Adult female. Similar in plumage to the male. Total length 6.2 inches, culmen 0.4, wing 5, tail 2.4, tarsus 0.45.
Young. Differs from the adult in being somewhat darker, and in having rusty edges to the feathers of the upper parts as well as of the pectoral collar. Total length 6 inches, wing 4.7, tail 2.
The amount of brown in the centre of the breast varies with individuals, being sometimes scarcely per¬ceptible, whereas in other examples it extends in a broad streak nearly to the abdomen. It seems to be most strongly developed in the birds of North-eastern Africa, which are also slightly darker, but it is impossible to separate specimens from the various parts of the continent. The white spot on the tail-feather, which induced Dr. Hartlaub to separate C. eques from C. cincta, appears to be merely an accidental character, for the West-African specimens in the British Museum do not possess it ; though, on the other hand, Mr. Seebohm has one from the Transvaal which shows it, but several specimens from the latter locality which we have examined do not exhibit a trace of such a spot. As Count Salvadori has already pointed out, the males appear to exceed the females slightly in length of wing, the latter measuring from 4.9 to 5.15 inches, whereas the males have the wing 5.3 to 5.4 inches.
Hab. Nearly the whole of the Ethiopian Region.
THE present species is easily recognized by the broad band of brown across the chest. Its range is set forth in detail below, and it would appear that it is found nearly everywhere in tropical Africa, but is more plentiful in the southern part of the Ethiopian Region. The following is Mr. E. L. Layard’s account of the species in South Africa:—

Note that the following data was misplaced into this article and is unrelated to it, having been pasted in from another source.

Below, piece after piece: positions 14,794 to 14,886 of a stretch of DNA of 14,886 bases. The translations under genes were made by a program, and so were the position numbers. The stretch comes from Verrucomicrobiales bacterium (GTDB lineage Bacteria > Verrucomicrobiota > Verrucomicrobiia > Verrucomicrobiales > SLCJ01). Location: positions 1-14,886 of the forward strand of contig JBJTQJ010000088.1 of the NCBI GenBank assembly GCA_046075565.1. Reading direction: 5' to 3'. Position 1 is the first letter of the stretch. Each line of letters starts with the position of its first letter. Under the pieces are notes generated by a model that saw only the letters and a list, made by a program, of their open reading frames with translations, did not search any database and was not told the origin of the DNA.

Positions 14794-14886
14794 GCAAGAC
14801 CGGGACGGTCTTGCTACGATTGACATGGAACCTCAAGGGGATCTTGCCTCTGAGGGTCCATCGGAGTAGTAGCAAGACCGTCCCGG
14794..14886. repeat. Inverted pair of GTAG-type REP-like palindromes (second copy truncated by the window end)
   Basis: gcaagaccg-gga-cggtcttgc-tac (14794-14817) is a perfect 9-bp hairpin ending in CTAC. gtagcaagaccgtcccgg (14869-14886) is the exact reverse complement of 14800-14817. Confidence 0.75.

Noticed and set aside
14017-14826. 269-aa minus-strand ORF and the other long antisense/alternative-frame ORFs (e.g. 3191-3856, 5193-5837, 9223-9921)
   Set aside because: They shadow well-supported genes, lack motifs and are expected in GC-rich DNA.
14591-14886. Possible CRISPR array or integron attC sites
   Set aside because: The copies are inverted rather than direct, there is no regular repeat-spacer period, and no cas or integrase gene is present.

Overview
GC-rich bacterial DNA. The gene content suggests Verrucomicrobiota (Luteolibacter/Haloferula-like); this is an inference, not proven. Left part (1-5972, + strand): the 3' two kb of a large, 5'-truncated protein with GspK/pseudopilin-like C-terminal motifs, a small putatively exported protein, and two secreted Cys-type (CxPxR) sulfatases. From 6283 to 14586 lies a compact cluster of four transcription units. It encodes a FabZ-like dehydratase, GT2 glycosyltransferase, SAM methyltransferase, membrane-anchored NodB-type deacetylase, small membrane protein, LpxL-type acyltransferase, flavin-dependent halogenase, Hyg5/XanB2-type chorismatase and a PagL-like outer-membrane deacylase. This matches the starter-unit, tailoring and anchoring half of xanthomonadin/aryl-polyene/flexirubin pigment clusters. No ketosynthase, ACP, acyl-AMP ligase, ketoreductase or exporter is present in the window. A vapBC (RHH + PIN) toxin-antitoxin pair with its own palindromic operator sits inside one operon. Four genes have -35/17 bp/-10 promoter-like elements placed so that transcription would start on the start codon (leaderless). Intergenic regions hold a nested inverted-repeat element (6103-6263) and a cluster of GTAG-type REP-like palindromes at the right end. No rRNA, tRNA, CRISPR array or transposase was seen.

“The first specimens of this Bank-Swallow reached me from Capt. Bulger, of H. M. 10th Regiment (2nd Batt.), who procured it at Windvogelberg, on the frontier. I subsequently, in October 1865, discovered it about 14 miles from Cape Town, hawking about a small stream ; it was there in some abundance. I again recognized a pair sitting on the telegraph wires near Somerset West ; and on arriving at Mr. Vigne’s farm found a pair breeding in the bank of the river Zonder End. The nest was about three yards deep, in a low bank. We did not obtain the eggs. The parent birds never seemed to fly far from the spot, but skimmed up and down the river. On our pointing them out, the Messrs. vigne, who have paid some attention to the birds found in their neighbour¬hood, pronounced them strangers to them ; and we do not think they have been in the vicinity of Cape Town till the year 1865. During the whole of 1866, Mr. L. C. Layard found them abundant near Cape Town, and after that date until we left the Cape this Swallow could always be met with in that vicinity during the summer months. Me fancy that previously to this the species could not have been very plentiful at the western end of the Colony, although Mr. F. R. Surtees, who has made a special study of these birds, tells us that he procured it in 1802. About the Berg River we found it not un¬common in September 1869, breeding in the river-banks and the sides of the ditches along the road to Malmesbury. It tunnels a hole about three feet long, of the size of a man’s arm, inclining upwards, and the eggs (four or five) are pure white and rather sharp at the thin end. Axis, 10"' ; diam. 6"'.”